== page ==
A point of contention within this text, according to the proponents of this view, is the translation of two Greek words used by Paul in verse 12. The first Greek word, which is a very uncommon word, is “αὐθεντεῖν” (authentein). This word comes from the verb, αὐθεντέω (authenteo), which carries an idea of “having authority over, to be domineering, and having full power.” Those who have a feministic view of where they believe the church should be going take this word as the key to this passage. In their estimation, verse 12 only pertains to a cultural problem in the church at Ephesus. It is only to be taken to the conclusion of being for the relationship in the home and not the church.

The second Greek word, which only occurs in the New Testament four times, is ἡσυχίᾳ (hesuchia). This word carries the idea of “being calm, being in silence or having a stillness in ones’ life as a believer.” Brother Thomas Robinson, Senior Minister at the Manhattan Church of Christ in New York, wrote a study guide entitled, “A Community Without Barriers.” In his study guide he references this Greek word and says the following, “Again, the phrases translated by the RSV ‘learn in silence’ and ‘keep silent’ both use the Greek word hesychia which means ‘quietness’ rather than ‘silence.’” He would further state, “Quietness is not silence.” As we will see, it is not so cut and dry as he tries to make it out to be.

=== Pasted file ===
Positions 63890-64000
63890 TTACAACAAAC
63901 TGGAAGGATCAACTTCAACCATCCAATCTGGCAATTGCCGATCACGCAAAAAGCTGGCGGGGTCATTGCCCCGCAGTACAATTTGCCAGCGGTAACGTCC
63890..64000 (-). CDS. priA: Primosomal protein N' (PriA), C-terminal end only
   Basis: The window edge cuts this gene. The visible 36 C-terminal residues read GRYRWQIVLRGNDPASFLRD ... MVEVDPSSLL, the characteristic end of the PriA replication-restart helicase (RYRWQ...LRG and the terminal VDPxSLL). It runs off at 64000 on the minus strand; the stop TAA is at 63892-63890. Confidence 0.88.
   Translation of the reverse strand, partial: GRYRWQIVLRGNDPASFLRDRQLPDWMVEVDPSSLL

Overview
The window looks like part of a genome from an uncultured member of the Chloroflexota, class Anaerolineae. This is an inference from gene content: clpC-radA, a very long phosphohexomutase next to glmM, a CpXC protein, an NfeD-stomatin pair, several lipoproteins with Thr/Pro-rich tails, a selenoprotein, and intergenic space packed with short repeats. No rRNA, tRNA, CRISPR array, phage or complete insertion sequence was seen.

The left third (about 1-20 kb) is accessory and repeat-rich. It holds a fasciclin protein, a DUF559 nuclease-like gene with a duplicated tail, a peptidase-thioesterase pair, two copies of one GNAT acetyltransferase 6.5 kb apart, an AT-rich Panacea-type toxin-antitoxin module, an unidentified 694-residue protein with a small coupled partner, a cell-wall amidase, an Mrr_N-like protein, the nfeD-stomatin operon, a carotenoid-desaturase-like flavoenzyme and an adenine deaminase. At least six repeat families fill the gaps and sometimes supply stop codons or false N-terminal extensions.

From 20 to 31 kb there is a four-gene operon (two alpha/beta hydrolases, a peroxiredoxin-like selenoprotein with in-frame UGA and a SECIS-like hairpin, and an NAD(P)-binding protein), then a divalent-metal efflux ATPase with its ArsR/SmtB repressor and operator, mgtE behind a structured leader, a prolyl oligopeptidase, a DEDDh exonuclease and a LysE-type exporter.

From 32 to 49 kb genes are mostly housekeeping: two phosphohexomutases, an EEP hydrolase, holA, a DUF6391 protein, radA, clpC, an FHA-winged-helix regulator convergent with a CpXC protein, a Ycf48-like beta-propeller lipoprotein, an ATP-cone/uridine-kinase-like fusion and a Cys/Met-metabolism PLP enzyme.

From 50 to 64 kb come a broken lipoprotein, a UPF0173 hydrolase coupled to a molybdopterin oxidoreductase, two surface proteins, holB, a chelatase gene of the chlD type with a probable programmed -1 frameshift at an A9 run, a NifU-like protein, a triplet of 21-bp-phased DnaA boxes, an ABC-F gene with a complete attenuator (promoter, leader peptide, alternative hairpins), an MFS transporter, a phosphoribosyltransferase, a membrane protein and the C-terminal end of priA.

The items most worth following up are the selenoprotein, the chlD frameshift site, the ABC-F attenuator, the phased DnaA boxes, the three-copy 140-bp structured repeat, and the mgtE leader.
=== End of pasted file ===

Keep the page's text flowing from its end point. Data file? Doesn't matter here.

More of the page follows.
Another main argument from the proponents of this position is, “What do you do with Phoebe, the deaconess that Paul mentions?” The singular point that is focused upon is the Greek word “διάκονος” (diakonos). This word carries the idea of “a person who is a servant and is set to serve.” The main push of this argument is that “diakonos” can be translated as “deacon.” With the revelation of this information, they translate that word as “deaconess.” Romans 16:1 in the New King James version states, “I commend to you Phoebe our sister, who is a servant of the church in Cenchrea, that you may receive her in the Lord in a manner worthy of the saints, and assist her in whatever business she has need of you; for indeed she has been a helper of many and of myself also.” They view these verses as the key to view the scriptures in a brand new light.

A final major argument comes from 1 Corinthians 14:34-35, which states, “Let your women keep silent in the churches, for they are not permitted to speak; but they are to be submissive, as the law also says. And if they want to learn something, let them ask their own husbands at home; for it is shameful for women to speak in church.” Thomas Robinson writes of this passage, “Here, as elsewhere, Paul judged the actions of the community not by a rigid standard of required conduct that was eternal and unchanging. Rather, what mattered to Paul (because it matters to God) was the souls and salvation of people.” He further states in his study guide, “In our day and in our context, the kind of shame and disgrace that Paul wanted the church to avoid is more likely to come upon the church by silencing women (and thereby indicating that they are somehow inferior to men) than by allowing women to use all the gifts that the Spirit has given them.” As it seems, the narrative that they want to portray is one of tolerance and equality. In their view, the roles of women and men are similar and equal to each other. The perspective given is, “To stay relevant with the times, then we must embrace all progressive cultural narratives.”